In addressing what information would aid them in living a healthier life and combating major health issues their community is facing, residents suggested that they, as well as their communities, would be able to live a healthier lifestyle if food deserts were eliminated in Black and Brown communities. Additionally, residents highlighted the need to be equipped with affordable healthcare, to increase the number of Black and Brown medical practitioners, combat treatment biases, and learn techniques to increase self-discipline that address the mental aspects of being healthier, such as prayer and meditation, would increase their quality of life.


“We need to make sure our kids are on level in their basic courses.”
Lake Charles Resident

While discussing the historical disparities existing in our education system, residents articulated that educational equity in schools must include, student home life interventions, increasing the number of certified teachers, addressing teacher shortages and salaries, and holding school leaders accountable. Residents also believed that funding educational initiatives, increasing special needs instructors, educating parents on how to educate their children, as well as including financial literacy and technical certifications as part curriculums would make schools more equitable.


“We need a long-term strategy to beat back extreme policies in the state that negatively impact the Black community.”
Shreveport Resident

When prompted as to what jobs or job programs their city needs to invest in, residents consistently raised the need to invest and educate the community concerning jobs and industries of the future, this included, agriculture & farming, waterway professions, science-based jobs, construction, and technological fields, to name a few examples.

2023 Listen & Learn Tour Policy Change Goals

After traveling 1,783 miles across Louisiana and speaking with residents in our seven target cities, Urban League of Louisiana’s 2023 Listen & Learn Tour resulted in policy change goals. We will work further to develop these policy goals into actionable laws, and advocate for in federal, state and local legislative bodies in furtherance of uplifting Black and Brown communities of Louisiana. The following policy change goals represent consistent themes heard across the seven cities visited.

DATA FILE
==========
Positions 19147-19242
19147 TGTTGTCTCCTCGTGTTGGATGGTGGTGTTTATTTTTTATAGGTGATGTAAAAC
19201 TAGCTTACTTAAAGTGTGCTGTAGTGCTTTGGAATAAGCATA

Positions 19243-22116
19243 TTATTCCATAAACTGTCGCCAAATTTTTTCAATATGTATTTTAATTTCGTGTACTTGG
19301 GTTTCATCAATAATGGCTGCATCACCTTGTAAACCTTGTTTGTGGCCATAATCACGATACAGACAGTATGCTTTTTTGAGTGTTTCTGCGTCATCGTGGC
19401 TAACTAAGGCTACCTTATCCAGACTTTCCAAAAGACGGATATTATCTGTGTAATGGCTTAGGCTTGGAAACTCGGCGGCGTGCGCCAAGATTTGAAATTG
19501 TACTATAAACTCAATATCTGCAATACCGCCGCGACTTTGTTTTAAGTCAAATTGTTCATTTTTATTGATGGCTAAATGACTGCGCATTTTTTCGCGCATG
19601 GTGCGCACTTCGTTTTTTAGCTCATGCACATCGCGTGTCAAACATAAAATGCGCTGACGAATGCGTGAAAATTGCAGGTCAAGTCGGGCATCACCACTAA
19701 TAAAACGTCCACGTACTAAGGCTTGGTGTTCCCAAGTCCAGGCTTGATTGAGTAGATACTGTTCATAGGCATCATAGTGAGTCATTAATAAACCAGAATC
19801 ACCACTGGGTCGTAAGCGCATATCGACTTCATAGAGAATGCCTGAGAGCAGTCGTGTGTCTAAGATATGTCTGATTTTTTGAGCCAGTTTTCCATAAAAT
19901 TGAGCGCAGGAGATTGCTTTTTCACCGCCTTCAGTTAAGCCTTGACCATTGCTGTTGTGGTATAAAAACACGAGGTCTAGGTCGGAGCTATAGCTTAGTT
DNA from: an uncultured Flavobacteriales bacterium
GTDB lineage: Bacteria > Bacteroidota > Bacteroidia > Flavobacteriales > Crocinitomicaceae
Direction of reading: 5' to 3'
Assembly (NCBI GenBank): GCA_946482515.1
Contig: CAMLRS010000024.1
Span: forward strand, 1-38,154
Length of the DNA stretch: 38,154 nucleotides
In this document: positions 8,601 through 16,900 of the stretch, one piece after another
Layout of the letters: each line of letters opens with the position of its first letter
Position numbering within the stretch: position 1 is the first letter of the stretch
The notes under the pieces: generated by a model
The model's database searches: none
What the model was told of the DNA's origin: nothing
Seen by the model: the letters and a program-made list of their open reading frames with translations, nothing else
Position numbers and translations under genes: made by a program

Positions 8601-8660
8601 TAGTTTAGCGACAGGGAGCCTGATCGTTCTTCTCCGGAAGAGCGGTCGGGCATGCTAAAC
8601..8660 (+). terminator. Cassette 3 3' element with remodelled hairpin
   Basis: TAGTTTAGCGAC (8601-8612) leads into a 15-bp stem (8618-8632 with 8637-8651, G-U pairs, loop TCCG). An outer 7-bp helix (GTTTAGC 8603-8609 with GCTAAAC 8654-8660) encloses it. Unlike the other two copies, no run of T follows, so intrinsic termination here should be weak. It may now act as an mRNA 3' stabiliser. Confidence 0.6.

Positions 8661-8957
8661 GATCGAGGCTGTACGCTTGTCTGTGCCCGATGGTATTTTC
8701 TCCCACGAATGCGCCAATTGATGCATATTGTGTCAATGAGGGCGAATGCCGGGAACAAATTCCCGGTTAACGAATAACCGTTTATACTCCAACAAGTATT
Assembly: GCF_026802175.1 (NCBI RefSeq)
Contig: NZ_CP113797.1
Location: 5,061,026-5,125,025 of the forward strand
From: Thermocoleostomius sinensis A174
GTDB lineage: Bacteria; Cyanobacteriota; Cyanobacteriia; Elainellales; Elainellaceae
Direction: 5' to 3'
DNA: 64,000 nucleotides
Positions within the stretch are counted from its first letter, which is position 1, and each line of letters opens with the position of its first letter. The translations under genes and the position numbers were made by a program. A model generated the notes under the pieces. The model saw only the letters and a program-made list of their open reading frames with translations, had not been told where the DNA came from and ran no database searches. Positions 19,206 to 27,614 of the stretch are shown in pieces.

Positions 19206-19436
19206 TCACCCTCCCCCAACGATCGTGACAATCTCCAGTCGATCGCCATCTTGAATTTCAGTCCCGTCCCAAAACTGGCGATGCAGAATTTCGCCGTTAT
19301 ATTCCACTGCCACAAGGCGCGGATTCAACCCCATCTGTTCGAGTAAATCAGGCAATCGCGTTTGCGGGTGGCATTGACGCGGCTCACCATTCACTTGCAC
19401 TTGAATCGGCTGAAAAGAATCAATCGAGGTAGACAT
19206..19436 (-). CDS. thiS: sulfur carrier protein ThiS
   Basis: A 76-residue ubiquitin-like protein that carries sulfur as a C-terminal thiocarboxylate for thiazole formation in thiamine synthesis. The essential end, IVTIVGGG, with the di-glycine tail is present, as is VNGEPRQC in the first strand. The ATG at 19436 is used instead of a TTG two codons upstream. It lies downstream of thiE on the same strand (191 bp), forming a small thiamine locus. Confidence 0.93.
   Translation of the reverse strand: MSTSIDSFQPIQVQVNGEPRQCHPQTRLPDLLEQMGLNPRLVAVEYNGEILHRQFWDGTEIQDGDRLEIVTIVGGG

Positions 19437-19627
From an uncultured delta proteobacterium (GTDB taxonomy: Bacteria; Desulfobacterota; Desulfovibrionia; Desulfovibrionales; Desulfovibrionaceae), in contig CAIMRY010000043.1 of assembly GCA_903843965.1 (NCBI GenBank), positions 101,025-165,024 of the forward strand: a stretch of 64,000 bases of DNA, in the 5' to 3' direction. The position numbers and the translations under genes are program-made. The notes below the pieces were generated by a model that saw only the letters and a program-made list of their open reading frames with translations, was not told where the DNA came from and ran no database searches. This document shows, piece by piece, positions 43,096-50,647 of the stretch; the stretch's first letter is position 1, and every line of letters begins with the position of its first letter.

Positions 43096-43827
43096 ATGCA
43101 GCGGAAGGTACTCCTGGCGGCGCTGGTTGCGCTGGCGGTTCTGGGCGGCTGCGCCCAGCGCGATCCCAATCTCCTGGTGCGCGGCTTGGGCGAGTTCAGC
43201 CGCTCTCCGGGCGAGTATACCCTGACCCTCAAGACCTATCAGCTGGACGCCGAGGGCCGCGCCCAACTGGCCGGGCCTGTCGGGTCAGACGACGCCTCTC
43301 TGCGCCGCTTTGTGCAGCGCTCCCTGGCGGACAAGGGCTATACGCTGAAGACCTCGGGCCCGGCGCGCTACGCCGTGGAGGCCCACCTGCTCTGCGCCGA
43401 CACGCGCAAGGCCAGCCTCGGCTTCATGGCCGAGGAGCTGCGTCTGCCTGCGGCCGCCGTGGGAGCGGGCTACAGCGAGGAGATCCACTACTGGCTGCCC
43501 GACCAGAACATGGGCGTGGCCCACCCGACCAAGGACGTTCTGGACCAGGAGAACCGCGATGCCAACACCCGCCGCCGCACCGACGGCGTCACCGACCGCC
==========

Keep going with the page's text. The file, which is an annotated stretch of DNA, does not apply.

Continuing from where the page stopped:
Closing the Racial Wealth Gap & Strengthening Workforce

  • Increase the minimum wage
  • Increase funding to homebuyer education/financial wellness organizations
  • Increase apprenticeships through public-private partnerships
  • Mandate coordinated economic development strategies to train workers and recruit jobs in emerging industries (i.e., renewable energy, agriculture, broadband and technology)
  • Conduct analysis of government-funded workforce development programs to assess accessibility to most vulnerable populations in its jurisdiction (i.e., distance, public transit)


  • Increase incentives for local police departments to deploy and expand community policing strategies that increase walking beats
  • Incentivize or mandate residency requirements for local law enforcement bodies
  • Mandate annual trainings for local and state police to complete de-escalation trainings, mental health screenings
  • Mandate local and state law enforcement agencies hire full-time social worker to support officers
  • Ban assault rifles
  • Implement laws on background checks for firearm purchases
  • Increase public funding to expand mental health beds
  • Increase investments in youth prevent programs


  • Fund campaign to promote benefits of consistent mental health and treatment
  • Eliminate food deserts in Louisiana by 2030
  • Recruit and incentivize black physicians to Louisiana
  • Increase public green and walk spaces in majority-Black neighborhoods
  • Increase public education regarding health inequities
  • Regulate chemical plants and other pollutants to reduce environment and health harm


  • Increase teacher pay
  • Strengthen regulations to mandate increase in teacher certifications
  • Implement financial literacy in schools
  • Increase digital and broadband access
  • Expand access to early childhood education

Learn more about our 2023 Legislative Agenda and how you can partner with the Urban League of Louisiana here.